Paphiopedilum spp. is one of the most commercially popular orchids because of its variety of shapes, sizes, and colors. However, it is at risk for extinction because of its exploitation. Regeneration of orchid plants using internode segments is extremely difficult. In this study, young P. callosum plants (1.5 cm) were exposed to eight dark–light cycles (14 days of dark and 1 day of light) for stem elongation to increase the number of nodes to obtain internode tissues. After 75 days of culture, the highest callogenesis (31.25%) was achieved when internode tissue was cultured on liquid Schenk and Hildebrandt (SH) medium containing 30 g·L−1 sucrose, 1.0 mg·L−1 Thidiazuron (TDZ), 1.0 mg·L−1 2,4-Dichlorophenoxyacetic acid (2,4-D), and cotton wool as the support matrix. The optimal media for induction of protocorm-like bodies (PLBs) were the same compositions as previously mentioned and were supplemented with 9 g·L−1 Bacto agar as the gelling agent. PLB clumps (5–6 PLBs/clump) produced the best shoots on medium containing 0.5 mg·L−1 α-Naphthaleneacetic acid (NAA) and 0.3 mg·L−1 TDZ. Among the organic substances tested, 200 g·L−1 potato homogenate (PH) added to Hyponex N016 medium supplemented with 1.0 mg·L−1 NAA, 30 g·L−1 sucrose, 170 mg·L−1 NaH2PO4, 1.0 g·L−1 peptone, and 9 g·L−1 Bacto agar resulted in the best rooting. The rooted plantlets with four to five leaves were acclimatized and had a 100% survival rate. The method presented in this research provides a strategy for the development of highly effective propagation of Paphiopedilum species using ex vitro explants for both conservation and horticultural purposes.
Paphiopedilum callosum is a highly demanding ornamental plant. However, in its native habitat, P. callosum is rare and its distribution is restricted. There remain only severely fragmented subpopulations in Vietnam (central and south), Thailand, southern Laos People’s Democratic Republic, Malaysia, and Cambodia. Naturally, this species often occurs in small groups, with very few individuals (Averyanov and Averyanova, 2003). Unfortunately, the abundance of the species has been significantly reduced in recent decades. Furthermore, the species is at risk because of ecological disturbances and degradation of its habitats through logging of forests for wood, deforestation, random cutting, soil erosion, fires, trampling, exploitation for horticultural purposes, and ruthless collection for regional and international trade. More generally, however, P. callosum is threatened by climate change, drought, tourism and leisure activities, urbanization, infrastructure development, and recreation activities with direct effects (e.g., destruction of plants) and indirect effects (e.g., alteration of habitat). In addition, the intrinsic factors of the population, such as its limited distribution and small number of mature individuals, threaten the existence of the species (Averyanov et al., 2003; Braem, 1988; Braem and Chiron, 2003; Cribb, 1987; Koopowitz, 2008). P. callosum has been assessed as endangered (EN), and a number of actions have been recommended to protect this species, such as the use of only cultivated specimens instead of wild plants and ex situ conservation (artificial propagation, re-introduction, and seed collection) (Averyanov and Averyanova, 2003; Averyanov et al., 2003).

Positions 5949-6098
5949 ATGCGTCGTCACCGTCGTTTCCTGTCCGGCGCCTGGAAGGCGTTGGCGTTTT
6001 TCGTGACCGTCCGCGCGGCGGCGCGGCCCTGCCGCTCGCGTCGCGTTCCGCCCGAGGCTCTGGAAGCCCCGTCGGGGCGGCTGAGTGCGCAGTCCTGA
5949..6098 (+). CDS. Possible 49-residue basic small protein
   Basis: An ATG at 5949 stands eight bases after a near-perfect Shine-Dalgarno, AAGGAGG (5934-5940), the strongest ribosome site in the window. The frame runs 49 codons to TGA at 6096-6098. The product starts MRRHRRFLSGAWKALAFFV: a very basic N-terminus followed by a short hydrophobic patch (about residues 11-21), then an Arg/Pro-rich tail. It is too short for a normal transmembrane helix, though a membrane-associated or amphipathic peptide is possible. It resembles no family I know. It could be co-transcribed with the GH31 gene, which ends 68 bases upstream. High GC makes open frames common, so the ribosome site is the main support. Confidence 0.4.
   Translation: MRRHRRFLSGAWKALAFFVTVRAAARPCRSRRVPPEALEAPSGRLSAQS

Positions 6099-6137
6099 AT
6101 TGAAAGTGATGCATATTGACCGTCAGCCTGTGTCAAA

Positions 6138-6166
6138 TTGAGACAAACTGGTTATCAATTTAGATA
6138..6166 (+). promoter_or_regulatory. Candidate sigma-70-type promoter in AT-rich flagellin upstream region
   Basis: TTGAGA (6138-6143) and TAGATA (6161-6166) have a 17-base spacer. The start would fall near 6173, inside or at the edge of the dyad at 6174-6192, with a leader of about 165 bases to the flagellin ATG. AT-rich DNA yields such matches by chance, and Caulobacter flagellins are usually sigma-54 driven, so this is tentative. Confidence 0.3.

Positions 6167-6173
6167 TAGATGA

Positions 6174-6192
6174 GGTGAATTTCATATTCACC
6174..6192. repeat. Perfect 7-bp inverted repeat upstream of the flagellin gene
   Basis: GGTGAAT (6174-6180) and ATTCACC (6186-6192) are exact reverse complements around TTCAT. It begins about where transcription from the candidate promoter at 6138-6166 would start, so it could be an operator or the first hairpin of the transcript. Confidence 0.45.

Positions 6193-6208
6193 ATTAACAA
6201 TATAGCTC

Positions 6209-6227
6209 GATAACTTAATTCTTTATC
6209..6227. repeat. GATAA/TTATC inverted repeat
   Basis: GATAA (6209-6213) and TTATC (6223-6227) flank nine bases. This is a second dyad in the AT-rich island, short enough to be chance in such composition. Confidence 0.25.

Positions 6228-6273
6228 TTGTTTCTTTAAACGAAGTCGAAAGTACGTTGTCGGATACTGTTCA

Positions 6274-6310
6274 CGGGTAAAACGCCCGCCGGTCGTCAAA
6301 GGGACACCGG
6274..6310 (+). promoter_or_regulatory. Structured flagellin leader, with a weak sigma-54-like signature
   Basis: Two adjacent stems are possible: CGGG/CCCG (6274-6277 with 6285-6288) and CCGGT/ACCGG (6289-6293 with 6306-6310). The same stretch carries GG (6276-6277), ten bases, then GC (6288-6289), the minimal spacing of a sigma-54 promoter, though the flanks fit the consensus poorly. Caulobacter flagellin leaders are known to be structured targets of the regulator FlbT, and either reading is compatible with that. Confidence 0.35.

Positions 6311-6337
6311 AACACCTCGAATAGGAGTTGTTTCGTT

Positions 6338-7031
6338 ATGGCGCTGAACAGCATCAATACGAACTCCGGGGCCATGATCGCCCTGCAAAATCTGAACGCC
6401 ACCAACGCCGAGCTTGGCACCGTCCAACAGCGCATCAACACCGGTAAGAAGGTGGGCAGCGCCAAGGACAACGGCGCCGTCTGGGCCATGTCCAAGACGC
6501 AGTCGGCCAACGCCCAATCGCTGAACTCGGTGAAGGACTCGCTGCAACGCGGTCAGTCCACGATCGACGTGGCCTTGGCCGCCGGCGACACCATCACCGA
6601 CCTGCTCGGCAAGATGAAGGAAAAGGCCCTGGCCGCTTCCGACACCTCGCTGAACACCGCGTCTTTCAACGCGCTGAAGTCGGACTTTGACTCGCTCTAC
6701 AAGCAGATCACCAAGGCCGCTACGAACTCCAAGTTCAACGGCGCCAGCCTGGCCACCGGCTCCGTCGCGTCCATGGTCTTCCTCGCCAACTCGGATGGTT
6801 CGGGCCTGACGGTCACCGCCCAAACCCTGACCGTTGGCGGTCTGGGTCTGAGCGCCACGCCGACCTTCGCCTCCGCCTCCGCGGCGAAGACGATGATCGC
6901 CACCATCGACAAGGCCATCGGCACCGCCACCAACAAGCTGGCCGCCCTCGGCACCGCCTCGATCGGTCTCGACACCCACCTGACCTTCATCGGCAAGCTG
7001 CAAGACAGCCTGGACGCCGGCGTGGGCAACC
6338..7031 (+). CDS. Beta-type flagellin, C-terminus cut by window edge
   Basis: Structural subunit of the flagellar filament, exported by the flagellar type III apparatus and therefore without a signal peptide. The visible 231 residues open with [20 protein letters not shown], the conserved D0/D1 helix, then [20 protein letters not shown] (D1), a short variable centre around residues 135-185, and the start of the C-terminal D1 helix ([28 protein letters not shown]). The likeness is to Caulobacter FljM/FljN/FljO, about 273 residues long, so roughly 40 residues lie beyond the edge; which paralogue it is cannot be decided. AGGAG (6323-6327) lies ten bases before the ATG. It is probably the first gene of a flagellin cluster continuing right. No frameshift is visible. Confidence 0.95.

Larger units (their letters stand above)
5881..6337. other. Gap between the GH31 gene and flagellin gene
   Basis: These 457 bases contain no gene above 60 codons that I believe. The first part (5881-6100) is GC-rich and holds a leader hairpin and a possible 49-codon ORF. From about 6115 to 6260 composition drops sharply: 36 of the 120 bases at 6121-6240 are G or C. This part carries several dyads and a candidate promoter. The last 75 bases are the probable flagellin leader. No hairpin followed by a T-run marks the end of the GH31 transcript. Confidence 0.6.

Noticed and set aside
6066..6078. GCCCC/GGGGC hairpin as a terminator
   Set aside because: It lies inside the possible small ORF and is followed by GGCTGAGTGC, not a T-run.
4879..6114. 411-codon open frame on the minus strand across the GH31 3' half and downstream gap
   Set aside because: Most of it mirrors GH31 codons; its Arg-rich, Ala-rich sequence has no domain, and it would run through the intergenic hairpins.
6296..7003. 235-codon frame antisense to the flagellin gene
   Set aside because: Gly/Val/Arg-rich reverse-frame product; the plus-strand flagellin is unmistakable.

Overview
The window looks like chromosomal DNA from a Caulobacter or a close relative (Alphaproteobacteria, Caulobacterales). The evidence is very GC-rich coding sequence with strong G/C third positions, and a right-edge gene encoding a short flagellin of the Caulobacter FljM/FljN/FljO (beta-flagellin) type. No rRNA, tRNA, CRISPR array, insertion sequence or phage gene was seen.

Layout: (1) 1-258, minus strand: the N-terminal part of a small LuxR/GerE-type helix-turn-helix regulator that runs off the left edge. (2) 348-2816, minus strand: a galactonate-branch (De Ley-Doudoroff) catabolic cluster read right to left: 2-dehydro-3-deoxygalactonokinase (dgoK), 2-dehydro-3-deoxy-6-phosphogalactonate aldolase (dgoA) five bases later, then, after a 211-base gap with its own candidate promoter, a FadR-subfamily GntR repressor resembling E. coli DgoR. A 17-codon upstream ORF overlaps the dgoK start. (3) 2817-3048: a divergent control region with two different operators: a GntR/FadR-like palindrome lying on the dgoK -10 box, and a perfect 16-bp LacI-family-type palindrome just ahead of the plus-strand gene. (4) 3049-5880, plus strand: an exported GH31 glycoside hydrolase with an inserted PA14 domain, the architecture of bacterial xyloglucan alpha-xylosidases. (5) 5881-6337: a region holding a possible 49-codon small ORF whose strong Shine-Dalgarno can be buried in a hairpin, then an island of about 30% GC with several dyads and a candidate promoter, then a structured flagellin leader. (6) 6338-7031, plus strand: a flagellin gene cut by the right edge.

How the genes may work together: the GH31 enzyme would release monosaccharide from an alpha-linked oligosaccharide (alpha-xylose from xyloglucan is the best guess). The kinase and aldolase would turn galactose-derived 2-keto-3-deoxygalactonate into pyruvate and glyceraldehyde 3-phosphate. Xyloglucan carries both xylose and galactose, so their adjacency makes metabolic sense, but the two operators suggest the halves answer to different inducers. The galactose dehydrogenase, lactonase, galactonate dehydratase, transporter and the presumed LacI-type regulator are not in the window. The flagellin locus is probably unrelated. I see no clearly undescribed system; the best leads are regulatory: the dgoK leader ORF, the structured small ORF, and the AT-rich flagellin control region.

Various methods, including asymbiotic germination in vitro, have been tested to overcome difficulties propagating Paphiopedilum spp. (Chen et al., 2004b; Ding et al., 2011; Pierik et al., 1988; Zeng et al., 2012, 2016). Furthermore, seed-derived shoots have been identified as efficient material for shoot multiplication of Paphiopedilum hybrids (Huang et al., 2001). Nhut et al. (2007) studied the in vitro stem elongation of shoot-derived plantlets of P. delenatii to obtain stem nodes for effective shoot regeneration and multiplication. Recently, micropropagation of Paphiopedilum spp. through callogenesis from seed-derived protocorm-like bodies (PLBs) has been reported (Hong et al., 2008; Lee and Lee, 2003; Lin et al., 2000; Long et al., 2010; Ng and Saleh, 2011). Nevertheless, seed setting and germination rates of many Paphiopedilum species/cultivars are extremely low, and these low rates are often affected by several unknown factors (Arditti, 2008; Pierik et al., 1988; Zeng et al., 2016).
The success of Paphiopedilum micropropagation from ex vitro–derived explants has been relatively limited. Its difficulty has been caused by contamination of ex vitro–derived explants and the poor development of explants (Huang, 1988; Stewart and Button, 1975). There have been only four reports of Paphiopedilum micropropagation from ex vitro–derived explants (Huang, 1988; Liao et al., 2011; Luan et al., 2015; Stewart and Button, 1975). Stewart and Button (1975) conducted a series of investigations of young and mature flower stems, tips of leaves, roots, stamens, ovaries, and terminal buds of P. villosum, P. fairrieanum, and P. insigne that were used to regenerate plants via callus and PLB induction. Huang (1988) demonstrated that 2- to 3-mm shoot tip meristems of a Paphiopedilum hybrid (P. philippinense × P. Susan Booth) could be used as explants to effectively improve the success rate of disinfection, although the explants grew slowly and most of them necrotized. Liao et al. (2011) reported that scape transverse slices of Paphiopedilum hybrids of P. Deperle and P. Armeni White could induce adventitious buds and regenerate as whole plants, respectively.